mei 262013
 
Galaxies Grow by Funnels of Cold Gas

  Computer simulations of galaxies growing over billions of years have revealed a likely scenario for how they feed: a cosmic version of swirly straws.  Created with the help of supercomputers, this still from a simulation shows the formation of a massive galaxy during the first 2 billion years of the Universe. Hydrogen gas is [continue reading]

mei 232013
 
Rare Galaxy Merger Gives New Insights of Galaxy Evolution

  A rare encounter between two gas-rich galaxies spotted by ESA’s Herschel space observatory indicates a solution to an outstanding problem: how did massive, passive galaxies form in the early Universe? Several telescopes have teamed up to discover a rare and massive merging of two galaxies that took place when the Universe was just 3 [continue reading]

apr 182013
 
ALMA Pinpoints Early Galaxies at Record Speed

  A team of astronomers has used the new ALMA (Atacama Large Millimeter/submillimeter Array) telescope to pinpoint the locations of over 100 of the most fertile star-forming galaxies in the early Universe. ALMA is so powerful that, in just a few hours, it captured as many observations of these galaxies as have been made by [continue reading]

apr 042013
 
Green Pea Galaxies May Give Insight in the Early Universe

  The rare Green Pea galaxies discovered by the general public in 2007 could help confirm astronomers’ understanding of reionization, a pivotal stage in the evolution of the early Universe, say University of Michigan researchers. A montage of the six Green Pea galaxies that University of Michigan astronomy researchers studied. Image Credit: Anne Jaskot Reionization [continue reading]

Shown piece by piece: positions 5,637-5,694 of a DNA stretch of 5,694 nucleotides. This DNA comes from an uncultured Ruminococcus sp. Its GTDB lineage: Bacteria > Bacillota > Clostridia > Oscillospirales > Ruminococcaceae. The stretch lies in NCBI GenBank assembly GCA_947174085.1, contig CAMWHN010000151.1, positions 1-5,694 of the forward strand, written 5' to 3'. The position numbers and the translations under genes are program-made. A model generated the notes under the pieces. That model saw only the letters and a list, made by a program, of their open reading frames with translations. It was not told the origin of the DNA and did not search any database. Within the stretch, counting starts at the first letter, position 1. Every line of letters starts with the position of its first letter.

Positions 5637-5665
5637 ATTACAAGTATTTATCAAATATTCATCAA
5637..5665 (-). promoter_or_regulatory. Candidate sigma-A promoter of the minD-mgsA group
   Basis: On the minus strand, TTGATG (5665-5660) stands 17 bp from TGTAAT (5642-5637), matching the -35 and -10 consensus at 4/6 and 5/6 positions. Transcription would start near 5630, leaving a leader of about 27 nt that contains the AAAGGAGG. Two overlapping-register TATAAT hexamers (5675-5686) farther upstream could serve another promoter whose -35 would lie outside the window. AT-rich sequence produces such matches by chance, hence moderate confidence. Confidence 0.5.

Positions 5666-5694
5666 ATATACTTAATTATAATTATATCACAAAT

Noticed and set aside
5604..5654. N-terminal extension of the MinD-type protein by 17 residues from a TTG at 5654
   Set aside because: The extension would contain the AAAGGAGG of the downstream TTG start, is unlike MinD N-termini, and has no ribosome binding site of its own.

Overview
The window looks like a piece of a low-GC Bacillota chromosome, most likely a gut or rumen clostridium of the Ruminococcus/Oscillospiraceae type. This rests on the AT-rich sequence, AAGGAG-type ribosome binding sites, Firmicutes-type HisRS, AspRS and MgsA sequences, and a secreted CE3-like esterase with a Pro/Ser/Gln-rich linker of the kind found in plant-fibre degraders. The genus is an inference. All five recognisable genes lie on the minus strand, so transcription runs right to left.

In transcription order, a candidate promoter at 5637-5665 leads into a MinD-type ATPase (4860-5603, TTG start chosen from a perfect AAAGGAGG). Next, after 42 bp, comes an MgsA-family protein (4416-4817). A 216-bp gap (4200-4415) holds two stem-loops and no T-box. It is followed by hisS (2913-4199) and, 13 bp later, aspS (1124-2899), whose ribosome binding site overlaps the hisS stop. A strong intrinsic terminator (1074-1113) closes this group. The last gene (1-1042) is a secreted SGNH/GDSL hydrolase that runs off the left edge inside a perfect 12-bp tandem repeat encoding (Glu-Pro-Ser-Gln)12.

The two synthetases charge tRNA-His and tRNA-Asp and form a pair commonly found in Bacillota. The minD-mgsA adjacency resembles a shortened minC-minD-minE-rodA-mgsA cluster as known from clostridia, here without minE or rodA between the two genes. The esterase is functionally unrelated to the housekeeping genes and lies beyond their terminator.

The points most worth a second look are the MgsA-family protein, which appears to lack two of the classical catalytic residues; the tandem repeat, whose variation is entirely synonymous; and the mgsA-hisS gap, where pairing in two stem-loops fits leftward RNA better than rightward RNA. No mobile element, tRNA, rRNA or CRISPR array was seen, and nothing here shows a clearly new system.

mrt 222013
 
‘Sideline Quasars’ Helped to Stifle Early Galaxy Formation

  University of Colorado Boulder astronomers targeting one of the brightest quasars glowing in the Universe some 11 billion years ago say “sideline quasars” likely teamed up with it to heat abundant helium gas billions of years ago, preventing small galaxy formation. This is an artist’s impression of a distant quasar. The dust is hiding the view [continue reading]

feb 022013
 
Milky Way’s Most Distant Stellar Stream Confirmed

  A stream of at least 150 ancient variable stars has been confirmed to extend some 130,000 light-years beyond our own galaxy’s stellar halo — on the fringes of the Intergalactic Medium, where aside from hot gas and dark matter, space-time becomes as sparse as the deep Sahara. The central disk of our Milky Way [continue reading]